"Verdicts that clearly appear not to meet basic fair trial standards, particularly those which impose the death penalty, are likely to undermine prospects for long-term stability," the UN statement added.

Swedish Foreign Minister Carl Bildt was the first foreign official to comment on the ruling.

"The world must and will react," Bildt tweeted minutes after the news first began to spread online.

French Foreign Ministry spokesman Romain Nadal said that France was very "worried" about the death sentences on Monday, AFP reported.

He added that France was repeating its calls for the Egyptian authorities to guarantee a fair trial for the defendants, based on an independent investigation that respects the rights of the defendants and adheres to international standards and the Egyptian constitution.

In Turkey, a country at political odds with Egypt over the ouster of Morsi, President Abdullah Gul slammed the court sentences Monday afternoon in a joint press conference with German President Joachim Gauck in the capital Ankara.

"Such decisions are unacceptable in the 21st century. This harms Egypt’s own future. However, Egypt needs peace and economic development," Gul said at the press conference.

"We hope these people will be released" and that a period of free and democratic elections will be reopened in Egypt, he added.

German President Joachim Gauck also criticised the court's verdict at the same conference.

"We cannot understand such a domineering judgment by a temporary government to a society in transition," Gauck said. "Especially in transition periods, a superior jurisdiction system should be established rather than taking revenge."


Egypt court sentences 683 Morsi supporters to death

El-Sayed Gamal El-Deen , Monday 28 Apr 2014

Muslim Brotherhood Supreme Guide Mohamed Badie among 683 people sentenced to death by a court in Upper Egypt; court commutes 492 of 529 death sentences passed in an earlier trial

A court in Minya has passed death sentences on 683 supporters of former president Mohamed Morsi, including leading members of the Muslim Brotherhood.

The Islamist group's Supreme Guide Mohamed Badie was among the defendants found guilty of attacking Adawa police station and killing a police officer, Mamdouh Kotb Mohamed Kotb, on 14 August 2013 -- following the dispersal of pro-Morsi sit-ins at Rabaa and Nahda squares.

They were also found guilty of committing violence, rioting, destroying public and private property, attacking police officers, and inciting violence.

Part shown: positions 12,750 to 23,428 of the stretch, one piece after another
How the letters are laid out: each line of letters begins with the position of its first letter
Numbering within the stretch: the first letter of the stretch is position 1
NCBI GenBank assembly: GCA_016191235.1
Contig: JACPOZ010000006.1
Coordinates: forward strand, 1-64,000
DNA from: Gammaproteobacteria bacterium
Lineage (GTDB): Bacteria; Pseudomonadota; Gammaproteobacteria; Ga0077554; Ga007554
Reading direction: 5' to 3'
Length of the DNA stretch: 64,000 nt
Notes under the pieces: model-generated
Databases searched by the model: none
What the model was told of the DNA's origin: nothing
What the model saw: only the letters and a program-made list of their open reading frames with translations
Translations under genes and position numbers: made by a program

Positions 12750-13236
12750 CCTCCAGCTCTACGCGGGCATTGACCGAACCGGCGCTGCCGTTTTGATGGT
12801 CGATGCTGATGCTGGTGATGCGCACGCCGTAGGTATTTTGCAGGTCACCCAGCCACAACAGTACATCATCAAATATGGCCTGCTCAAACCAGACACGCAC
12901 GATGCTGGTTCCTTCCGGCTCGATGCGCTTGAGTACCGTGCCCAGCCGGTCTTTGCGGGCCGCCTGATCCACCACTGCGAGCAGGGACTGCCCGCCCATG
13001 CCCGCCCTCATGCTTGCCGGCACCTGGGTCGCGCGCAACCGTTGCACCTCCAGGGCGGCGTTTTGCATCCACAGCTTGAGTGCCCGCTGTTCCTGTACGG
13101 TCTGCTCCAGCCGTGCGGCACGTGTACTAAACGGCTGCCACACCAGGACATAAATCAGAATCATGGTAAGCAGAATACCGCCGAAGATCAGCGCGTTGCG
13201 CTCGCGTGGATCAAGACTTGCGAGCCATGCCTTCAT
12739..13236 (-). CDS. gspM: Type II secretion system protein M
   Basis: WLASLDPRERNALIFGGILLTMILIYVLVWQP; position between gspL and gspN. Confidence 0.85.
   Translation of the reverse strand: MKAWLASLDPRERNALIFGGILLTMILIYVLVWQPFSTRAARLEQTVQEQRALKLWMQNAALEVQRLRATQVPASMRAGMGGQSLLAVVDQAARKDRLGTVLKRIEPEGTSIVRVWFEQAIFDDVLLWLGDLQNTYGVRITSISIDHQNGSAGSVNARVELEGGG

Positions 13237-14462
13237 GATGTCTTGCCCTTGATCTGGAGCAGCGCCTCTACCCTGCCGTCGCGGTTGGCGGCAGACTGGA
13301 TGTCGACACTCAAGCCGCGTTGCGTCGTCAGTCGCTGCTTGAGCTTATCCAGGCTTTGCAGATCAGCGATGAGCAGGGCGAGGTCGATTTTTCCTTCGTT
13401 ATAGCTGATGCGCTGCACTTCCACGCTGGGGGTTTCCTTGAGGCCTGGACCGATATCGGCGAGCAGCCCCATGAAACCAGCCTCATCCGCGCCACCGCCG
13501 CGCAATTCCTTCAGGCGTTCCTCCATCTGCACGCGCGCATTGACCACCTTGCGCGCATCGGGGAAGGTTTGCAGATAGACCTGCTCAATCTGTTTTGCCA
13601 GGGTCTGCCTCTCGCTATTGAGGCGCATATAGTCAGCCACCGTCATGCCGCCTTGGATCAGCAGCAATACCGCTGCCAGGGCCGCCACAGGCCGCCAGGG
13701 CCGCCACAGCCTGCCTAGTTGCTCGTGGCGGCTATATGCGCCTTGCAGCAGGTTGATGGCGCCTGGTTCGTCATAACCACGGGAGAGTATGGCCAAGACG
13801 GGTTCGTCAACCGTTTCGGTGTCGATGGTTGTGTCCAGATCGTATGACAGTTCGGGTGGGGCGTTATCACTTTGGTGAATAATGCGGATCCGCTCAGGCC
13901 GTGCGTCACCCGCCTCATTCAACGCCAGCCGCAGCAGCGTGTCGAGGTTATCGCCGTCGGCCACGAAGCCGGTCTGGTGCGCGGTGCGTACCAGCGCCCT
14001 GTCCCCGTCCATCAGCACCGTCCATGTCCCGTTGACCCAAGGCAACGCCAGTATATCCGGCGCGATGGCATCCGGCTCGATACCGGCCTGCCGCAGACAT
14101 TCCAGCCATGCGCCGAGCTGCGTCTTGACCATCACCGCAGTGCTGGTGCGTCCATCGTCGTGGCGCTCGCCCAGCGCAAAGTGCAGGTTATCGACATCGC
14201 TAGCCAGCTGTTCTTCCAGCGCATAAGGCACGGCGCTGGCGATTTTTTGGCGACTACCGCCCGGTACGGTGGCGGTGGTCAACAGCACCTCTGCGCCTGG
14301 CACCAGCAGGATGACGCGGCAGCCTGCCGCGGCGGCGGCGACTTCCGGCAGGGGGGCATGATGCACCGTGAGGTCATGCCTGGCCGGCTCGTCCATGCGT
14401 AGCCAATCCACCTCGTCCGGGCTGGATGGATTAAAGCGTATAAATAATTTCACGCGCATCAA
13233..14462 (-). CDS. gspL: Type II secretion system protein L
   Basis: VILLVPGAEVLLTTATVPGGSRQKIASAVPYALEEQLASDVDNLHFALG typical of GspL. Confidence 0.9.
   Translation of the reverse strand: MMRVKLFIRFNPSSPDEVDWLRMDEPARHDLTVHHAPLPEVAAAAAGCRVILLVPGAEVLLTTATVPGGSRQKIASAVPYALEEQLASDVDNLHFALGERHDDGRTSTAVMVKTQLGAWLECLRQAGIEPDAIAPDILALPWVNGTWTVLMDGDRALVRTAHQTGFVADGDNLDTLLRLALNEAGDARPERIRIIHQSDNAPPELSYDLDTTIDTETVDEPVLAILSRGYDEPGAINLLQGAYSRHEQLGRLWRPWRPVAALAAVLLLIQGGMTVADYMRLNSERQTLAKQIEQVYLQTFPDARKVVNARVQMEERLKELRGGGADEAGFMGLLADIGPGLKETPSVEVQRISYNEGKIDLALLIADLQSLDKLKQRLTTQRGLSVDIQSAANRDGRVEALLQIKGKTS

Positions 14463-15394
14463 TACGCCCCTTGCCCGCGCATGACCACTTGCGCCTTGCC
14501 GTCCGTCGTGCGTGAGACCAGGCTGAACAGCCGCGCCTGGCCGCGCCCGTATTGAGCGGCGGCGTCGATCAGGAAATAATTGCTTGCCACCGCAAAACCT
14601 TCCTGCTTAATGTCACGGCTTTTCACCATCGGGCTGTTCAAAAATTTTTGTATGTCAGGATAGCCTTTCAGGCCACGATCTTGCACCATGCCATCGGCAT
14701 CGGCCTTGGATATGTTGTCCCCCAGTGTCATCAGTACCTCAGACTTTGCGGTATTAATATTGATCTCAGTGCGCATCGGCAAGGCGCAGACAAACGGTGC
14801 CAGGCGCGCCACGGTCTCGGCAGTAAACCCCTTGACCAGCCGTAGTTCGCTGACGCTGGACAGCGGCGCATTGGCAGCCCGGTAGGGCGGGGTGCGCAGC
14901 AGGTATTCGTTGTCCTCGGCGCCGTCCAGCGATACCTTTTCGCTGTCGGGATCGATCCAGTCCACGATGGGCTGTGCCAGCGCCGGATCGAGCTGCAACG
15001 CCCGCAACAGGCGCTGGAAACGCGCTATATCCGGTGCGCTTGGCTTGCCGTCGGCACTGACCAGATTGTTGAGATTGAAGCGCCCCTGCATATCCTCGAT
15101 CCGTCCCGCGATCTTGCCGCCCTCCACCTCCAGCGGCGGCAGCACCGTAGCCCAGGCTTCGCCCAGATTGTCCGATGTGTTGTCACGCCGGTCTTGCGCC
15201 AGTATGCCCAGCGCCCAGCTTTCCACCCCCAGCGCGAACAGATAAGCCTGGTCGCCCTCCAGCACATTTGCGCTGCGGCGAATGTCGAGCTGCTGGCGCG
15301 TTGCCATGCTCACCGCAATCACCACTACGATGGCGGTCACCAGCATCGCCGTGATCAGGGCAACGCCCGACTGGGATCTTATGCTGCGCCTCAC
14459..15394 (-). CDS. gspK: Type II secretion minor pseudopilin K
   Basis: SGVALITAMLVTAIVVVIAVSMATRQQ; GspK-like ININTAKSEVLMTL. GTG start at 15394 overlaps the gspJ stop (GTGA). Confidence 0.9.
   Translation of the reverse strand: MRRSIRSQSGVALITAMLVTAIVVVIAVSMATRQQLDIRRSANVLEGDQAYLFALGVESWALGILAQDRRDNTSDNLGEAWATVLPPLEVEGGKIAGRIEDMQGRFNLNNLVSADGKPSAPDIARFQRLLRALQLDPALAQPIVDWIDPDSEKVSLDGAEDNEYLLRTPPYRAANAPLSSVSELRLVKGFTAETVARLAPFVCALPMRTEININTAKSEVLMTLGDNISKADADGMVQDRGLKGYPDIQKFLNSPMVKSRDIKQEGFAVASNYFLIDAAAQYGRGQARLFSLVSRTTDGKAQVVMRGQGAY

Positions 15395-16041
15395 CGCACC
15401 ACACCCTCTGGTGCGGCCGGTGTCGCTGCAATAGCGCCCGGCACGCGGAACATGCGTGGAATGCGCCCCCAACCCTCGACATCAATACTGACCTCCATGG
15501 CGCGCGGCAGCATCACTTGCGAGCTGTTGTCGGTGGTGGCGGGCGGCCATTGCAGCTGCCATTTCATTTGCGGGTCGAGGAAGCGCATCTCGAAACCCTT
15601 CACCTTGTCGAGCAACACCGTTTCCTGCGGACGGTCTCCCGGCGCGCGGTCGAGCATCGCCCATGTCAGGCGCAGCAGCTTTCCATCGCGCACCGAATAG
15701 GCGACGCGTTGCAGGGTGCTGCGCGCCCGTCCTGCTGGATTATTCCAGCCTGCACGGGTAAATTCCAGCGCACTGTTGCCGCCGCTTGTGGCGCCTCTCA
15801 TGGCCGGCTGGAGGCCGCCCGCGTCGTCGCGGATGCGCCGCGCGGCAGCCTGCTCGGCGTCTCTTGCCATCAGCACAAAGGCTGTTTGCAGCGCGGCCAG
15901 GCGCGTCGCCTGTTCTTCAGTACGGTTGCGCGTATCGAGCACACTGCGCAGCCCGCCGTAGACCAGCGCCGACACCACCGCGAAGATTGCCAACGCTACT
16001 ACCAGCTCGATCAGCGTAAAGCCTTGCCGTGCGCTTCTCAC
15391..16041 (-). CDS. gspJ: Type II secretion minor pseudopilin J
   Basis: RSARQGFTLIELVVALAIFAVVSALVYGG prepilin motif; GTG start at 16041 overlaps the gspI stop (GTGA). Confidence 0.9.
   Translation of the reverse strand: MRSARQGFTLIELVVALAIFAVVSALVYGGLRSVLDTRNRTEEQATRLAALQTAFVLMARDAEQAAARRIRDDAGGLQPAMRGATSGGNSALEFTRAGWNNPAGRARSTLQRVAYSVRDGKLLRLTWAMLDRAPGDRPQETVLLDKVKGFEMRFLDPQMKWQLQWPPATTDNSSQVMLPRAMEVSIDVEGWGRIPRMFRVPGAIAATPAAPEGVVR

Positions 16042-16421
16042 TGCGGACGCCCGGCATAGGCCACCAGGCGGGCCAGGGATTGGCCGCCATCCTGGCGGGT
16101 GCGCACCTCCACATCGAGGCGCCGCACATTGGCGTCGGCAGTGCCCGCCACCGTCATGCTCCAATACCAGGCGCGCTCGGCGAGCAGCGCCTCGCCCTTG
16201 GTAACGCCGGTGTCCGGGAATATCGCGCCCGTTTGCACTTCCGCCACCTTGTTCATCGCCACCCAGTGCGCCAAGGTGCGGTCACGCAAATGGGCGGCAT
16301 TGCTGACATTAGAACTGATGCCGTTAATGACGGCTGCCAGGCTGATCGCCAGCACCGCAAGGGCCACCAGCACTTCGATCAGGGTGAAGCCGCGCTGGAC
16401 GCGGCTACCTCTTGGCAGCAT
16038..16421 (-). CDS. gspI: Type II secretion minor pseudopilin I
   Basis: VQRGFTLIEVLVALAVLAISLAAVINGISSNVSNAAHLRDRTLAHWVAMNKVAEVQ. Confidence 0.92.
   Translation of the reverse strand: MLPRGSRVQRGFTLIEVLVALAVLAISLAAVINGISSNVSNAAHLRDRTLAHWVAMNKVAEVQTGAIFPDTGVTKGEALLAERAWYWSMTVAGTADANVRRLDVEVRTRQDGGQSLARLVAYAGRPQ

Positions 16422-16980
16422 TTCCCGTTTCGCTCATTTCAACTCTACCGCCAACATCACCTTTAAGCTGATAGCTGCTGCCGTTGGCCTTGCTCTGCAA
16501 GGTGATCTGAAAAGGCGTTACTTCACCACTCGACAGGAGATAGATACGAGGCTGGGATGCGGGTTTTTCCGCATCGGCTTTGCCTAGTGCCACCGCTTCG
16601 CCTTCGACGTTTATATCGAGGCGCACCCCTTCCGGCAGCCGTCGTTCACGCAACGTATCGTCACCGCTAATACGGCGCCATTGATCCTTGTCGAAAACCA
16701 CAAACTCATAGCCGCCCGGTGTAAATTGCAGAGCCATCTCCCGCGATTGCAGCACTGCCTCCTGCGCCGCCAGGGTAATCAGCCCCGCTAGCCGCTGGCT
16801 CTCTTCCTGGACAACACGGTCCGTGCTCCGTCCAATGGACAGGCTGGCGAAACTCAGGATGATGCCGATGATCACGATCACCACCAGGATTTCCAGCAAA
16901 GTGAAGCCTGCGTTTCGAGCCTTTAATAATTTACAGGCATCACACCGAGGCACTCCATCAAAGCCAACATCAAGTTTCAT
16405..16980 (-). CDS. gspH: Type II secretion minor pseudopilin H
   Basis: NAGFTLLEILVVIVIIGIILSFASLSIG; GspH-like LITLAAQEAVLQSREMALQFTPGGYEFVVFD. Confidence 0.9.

The verdicts must be ratified by the grand mufti before they can be carried out.

The court has set 21 June for the final verdict to be passed, after the grand mufti has made his assessment.

The law allows the verdicts to be appealed.

March verdict

The same judge sentenced 529 supporters of the Muslim Brotherhood to death in March causing a public outcry locally and internationally.

On Monday, he confirmed 37 of the death sentences and commuted 492 others to life imprisonment upon the instructions of the grand mufti.

The defendants were accused of killing a police officer and storming Matay police station on 14 August 2013.

Khaled El-Koumi, lawyer for one of the defendants sentenced to death, told Ahram Online that he would appeal against the verdict as soon the court has issued its reasoning within the next 60 days.


Egypt's prosecutor-general to appeal 37 death sentences

Ahram Online, Monday 28 Apr 2014

Prosecutor-general cites worries over a lack of justice and law in Monday's verdict, which sentenced 37 to death and 492 others to life in jail

Egypt's prosecutor-general has started routine procedures to arrange an appeal for Monday's verdict upholding the death penalty for 37 people and sentencing 492 others to life in prison, a statement from the prosecutor's office said.

The 529 defendants were initially given a mass death sentence on 24 March, the biggest in Egyptian legal history, before it was reduced for most of them on Monday.

The prosecutor's appeal will include the sentences granted on 24 March, including the acquittal of 17 defendants, and the latest sentences of death and life imprisonment given on Monday.

The appeal is a routine procedure after any final death sentences.

The prosecutor's statement cited its concern for the "the proper administration of justice and application of the correct law" and stressed that it was utilising a routine procedure of appeals for death sentences in Egypt.

The 529 people were accused of attacking a Matay police station in south Egypt and killing a police officer on 14 August 2014, as part of the eruption of nationwide violence following the dispersal of two Cairo sit-ins for ousted president Mohamed Morsi.

They were also accused of destroying public and private property, joining a banned group, rioting and inciting violence.

Monday's verdict was announced after Egypt's Grand Mufti finished reviewing the original 529 death sentences.

The Grand Mufti's view is not binding but must be sought before death sentences are carried out.

Lawyers of the 37 people sentenced to death said they would also appeal the verdicts.

In a separate trial, the same court on Monday sentenced 683 people to death for attacking an Adawa police station and killing an officer, also after the violent dispersals in August.